Kuroshio Inferred from SSTs  [PDF]
Kern E. Kenyon
Natural Science (NS) , 2018, DOI: 10.4236/ns.2018.1011041
Abstract: Twenty years of ship-injection temperatures are averaged annually and plotted against longitude in the western tropics of the North Pacific. Centered at 150E at both 20N and 25N is a large-scale longitudinal maximum in sea surface temperature. The simplest in-terpretation of this permanent feature is that a continuous flow of warm surface water out of the south is required to maintain it, since some heat will escape into the atmosphere in transit. It is concluded that the northward flow is the Kuroshio.
Impacts of Typhoons on Kuroshio Large Meander: Observation Evidences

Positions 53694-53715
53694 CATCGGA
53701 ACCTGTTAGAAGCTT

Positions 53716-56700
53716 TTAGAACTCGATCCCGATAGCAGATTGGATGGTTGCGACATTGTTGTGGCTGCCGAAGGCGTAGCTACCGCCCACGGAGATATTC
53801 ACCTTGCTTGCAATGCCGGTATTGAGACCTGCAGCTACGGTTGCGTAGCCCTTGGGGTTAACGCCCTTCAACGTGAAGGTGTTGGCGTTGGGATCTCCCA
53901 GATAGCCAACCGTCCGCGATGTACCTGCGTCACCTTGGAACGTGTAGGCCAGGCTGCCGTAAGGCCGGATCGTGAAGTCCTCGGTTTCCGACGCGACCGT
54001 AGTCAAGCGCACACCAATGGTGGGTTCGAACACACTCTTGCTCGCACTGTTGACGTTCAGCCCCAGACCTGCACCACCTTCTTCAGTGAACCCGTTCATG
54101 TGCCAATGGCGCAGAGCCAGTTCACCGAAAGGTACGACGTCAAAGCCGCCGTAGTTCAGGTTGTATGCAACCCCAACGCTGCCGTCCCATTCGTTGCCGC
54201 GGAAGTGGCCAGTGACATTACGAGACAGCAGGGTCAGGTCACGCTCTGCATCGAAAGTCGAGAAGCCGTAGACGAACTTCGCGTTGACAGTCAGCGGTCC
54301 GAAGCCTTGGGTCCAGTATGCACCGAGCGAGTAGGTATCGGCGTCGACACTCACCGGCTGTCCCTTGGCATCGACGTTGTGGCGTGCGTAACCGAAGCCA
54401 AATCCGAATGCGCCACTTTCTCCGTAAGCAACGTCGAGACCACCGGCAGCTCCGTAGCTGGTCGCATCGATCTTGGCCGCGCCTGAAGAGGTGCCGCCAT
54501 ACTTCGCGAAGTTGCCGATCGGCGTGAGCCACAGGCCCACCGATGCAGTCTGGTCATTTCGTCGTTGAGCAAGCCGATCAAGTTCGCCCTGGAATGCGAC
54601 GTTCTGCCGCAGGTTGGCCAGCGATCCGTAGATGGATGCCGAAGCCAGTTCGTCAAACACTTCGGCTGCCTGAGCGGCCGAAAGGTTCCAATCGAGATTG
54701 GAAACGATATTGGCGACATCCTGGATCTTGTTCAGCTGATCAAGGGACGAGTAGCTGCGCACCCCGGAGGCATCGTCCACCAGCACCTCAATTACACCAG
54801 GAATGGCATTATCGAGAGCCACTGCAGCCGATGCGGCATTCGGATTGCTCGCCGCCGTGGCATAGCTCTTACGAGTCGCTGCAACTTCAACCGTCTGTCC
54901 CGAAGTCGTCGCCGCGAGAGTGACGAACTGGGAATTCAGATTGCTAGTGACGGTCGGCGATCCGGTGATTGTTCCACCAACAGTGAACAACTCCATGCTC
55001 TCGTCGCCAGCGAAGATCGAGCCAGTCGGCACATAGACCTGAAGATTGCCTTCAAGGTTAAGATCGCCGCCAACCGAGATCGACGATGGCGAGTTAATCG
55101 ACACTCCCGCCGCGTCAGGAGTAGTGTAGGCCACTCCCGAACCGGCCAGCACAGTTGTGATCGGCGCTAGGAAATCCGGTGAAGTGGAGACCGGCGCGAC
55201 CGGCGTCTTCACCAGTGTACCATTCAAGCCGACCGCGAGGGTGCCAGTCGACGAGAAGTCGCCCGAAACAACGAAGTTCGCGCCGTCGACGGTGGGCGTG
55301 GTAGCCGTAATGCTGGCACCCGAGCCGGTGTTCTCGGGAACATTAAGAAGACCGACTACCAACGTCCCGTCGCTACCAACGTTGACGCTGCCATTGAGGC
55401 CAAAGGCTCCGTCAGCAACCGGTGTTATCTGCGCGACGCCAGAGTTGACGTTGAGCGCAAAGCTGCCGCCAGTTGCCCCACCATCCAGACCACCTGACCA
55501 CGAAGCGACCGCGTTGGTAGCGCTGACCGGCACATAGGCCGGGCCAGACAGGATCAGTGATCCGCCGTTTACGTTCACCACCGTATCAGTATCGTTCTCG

SUN Liang,YANG Yuan-Jian,FU Yun-Fei,
SUN Liang
,YANG Yuan-Jian,FU Yun-Fei

大气和海洋科学快报 , 2009,
Abstract: The formation of the Kuroshio large meander in summer 2004 was investigated by using the cruise data, Argo profiles data, and satellite remote sensing data. We validated the point that cyclonic eddy contributes to the large meander. Besides, the impacts of typhoons on Kuroshio meanders were studied. From 29 July to 4 August, the typhoons stirred the ocean and upwelled the deep water, which enhanced the existed cyclonic eddy, and immediately made a drastic meander of the Kuroshio. Moreover, the unexpected typhoons in June 2004 also contributed to the initial meander at Tokara Strait. The result clearly shows an alternative meander mechanism of Kuroshio path via typhoon-eddy-Kuroshio interactions. It is argued that typhoons accompanied with cyclonic eddies, might play crucial roles in meanders of the Kuroshio. This will provide a more comprehensive understanding of the dynamics of the west boundary flows like the Kuroshio and the Gulf Stream, and will be useful in eddy-resolution models.